Description : The Chicago Tribune Book of the Chicago Cubs is a decade-by-decade look at one of baseball’s most beloved if hard-luck teams, starting with the franchise’s beginnings in 1876 as the Chicago White Stockings and ending with the triumphant 2016 World Series championship. For more than a century, the Chicago Tribune has documented every Cubs season through original reporting, photography, and box scores. For the first time, this mountain of Cubs history has been mined and curated by the paper’s sports department into a single one-of-a-kind volume. Each era in Cubs history includes its own timeline, profiles of key players and coaches, and feature stories that highlight it all, from the heavy hitters to the no-hitters to the one-hit wonders. And of course, you can’t talk about the Cubs without talking about Wrigley Field. In this book, readers will find a complete history of that most sacred of American stadiums, where Hack Wilson batted in 191 runs—still the major-league record—in 1930, where Sammy Sosa earned the moniker “Slammin’ Sammy,” and where fans congregated, even when the team was on the road, throughout its scintillating championship run. The award-winning journalists, photographers, and editors of the Chicago Tribune have produced a comprehensive collector’s item that every Cubs fan will love.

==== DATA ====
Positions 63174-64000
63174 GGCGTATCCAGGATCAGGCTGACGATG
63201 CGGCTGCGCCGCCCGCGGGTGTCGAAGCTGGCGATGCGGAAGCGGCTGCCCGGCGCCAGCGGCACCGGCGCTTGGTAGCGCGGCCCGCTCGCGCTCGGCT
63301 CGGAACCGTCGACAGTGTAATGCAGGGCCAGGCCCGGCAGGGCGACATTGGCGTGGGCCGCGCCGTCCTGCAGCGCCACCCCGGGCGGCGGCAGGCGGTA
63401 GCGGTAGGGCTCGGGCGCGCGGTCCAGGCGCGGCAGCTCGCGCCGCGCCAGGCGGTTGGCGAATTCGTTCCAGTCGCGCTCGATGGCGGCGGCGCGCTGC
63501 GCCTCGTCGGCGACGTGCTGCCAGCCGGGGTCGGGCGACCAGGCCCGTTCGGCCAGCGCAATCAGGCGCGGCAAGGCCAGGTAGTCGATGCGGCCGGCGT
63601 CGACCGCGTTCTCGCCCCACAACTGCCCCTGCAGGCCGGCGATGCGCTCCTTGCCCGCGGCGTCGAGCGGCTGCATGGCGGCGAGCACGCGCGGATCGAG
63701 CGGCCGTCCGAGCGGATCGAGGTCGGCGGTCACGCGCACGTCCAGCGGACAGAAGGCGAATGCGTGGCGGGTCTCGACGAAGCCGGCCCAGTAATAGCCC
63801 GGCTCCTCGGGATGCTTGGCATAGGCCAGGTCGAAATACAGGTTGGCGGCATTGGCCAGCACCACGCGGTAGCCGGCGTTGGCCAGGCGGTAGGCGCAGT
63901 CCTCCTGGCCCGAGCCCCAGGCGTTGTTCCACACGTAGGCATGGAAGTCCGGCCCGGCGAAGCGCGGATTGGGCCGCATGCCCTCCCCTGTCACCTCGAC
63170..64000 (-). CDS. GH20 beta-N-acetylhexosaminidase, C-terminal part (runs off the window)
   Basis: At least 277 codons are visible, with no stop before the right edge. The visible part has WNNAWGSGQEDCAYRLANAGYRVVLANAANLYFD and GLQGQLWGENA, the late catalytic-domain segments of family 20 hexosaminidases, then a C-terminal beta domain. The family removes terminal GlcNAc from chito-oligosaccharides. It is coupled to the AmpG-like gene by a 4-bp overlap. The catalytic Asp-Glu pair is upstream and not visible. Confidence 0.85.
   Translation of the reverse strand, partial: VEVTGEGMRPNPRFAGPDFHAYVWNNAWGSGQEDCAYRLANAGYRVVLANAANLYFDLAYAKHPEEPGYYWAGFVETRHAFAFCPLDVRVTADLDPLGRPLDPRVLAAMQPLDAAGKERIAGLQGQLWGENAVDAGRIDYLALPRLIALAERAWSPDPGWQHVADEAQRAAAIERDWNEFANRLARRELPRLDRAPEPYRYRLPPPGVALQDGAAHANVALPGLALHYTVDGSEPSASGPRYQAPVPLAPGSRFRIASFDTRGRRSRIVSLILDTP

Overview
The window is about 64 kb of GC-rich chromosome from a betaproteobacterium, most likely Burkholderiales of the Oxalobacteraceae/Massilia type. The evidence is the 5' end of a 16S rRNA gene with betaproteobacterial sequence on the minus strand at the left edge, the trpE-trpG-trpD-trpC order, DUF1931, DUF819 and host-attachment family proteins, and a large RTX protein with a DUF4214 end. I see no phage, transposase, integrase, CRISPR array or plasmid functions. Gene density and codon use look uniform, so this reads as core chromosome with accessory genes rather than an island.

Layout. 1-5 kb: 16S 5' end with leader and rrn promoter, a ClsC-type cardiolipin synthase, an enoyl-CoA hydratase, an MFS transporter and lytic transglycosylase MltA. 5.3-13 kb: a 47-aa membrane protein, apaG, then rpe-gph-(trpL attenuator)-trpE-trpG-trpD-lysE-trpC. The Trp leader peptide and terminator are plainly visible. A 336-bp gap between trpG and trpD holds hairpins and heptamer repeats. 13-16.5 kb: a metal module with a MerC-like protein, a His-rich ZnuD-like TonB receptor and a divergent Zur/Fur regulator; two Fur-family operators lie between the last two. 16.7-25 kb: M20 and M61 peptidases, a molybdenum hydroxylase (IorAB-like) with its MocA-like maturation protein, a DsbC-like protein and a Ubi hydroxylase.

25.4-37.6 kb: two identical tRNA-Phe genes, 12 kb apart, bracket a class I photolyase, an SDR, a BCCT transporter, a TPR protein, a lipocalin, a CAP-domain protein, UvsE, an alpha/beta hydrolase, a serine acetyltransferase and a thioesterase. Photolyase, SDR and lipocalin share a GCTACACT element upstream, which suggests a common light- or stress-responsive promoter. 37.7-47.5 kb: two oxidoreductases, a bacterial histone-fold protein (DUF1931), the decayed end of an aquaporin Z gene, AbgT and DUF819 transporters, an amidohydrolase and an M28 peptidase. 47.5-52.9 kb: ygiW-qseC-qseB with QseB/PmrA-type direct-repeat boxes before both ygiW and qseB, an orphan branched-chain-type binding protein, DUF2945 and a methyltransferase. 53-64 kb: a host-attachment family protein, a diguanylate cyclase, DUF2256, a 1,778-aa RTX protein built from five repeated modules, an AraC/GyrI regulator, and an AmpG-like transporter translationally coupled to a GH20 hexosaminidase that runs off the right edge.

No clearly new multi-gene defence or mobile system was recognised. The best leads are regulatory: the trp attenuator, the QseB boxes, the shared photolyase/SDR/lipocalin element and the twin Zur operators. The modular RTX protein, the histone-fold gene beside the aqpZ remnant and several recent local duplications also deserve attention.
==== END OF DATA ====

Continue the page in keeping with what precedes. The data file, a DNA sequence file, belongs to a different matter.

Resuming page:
Description : In 1922, the Chicago Tribune sponsored an international competition to design its new corporate headquarters. Both a serious design contest and a brilliant publicity stunt, the competition received worldwide attention for the hundreds of submissions—from the sublime to the ridiculous—it garnered. In this lavishly illustrated book, Katherine Solomonson tells the fascinating story of the competition, the diverse architectural designs it attracted, and its lasting impact. She shows how the Tribune used the competition to position itself as a civic institution whose new headquarters would serve as a defining public monument for Chicago. For architects, planners, and others, the competition sparked influential debates over the design and social functions of skyscrapers. It also played a crucial role in the development of advertising, consumer culture, and a new national identity in the turbulent years after World War I.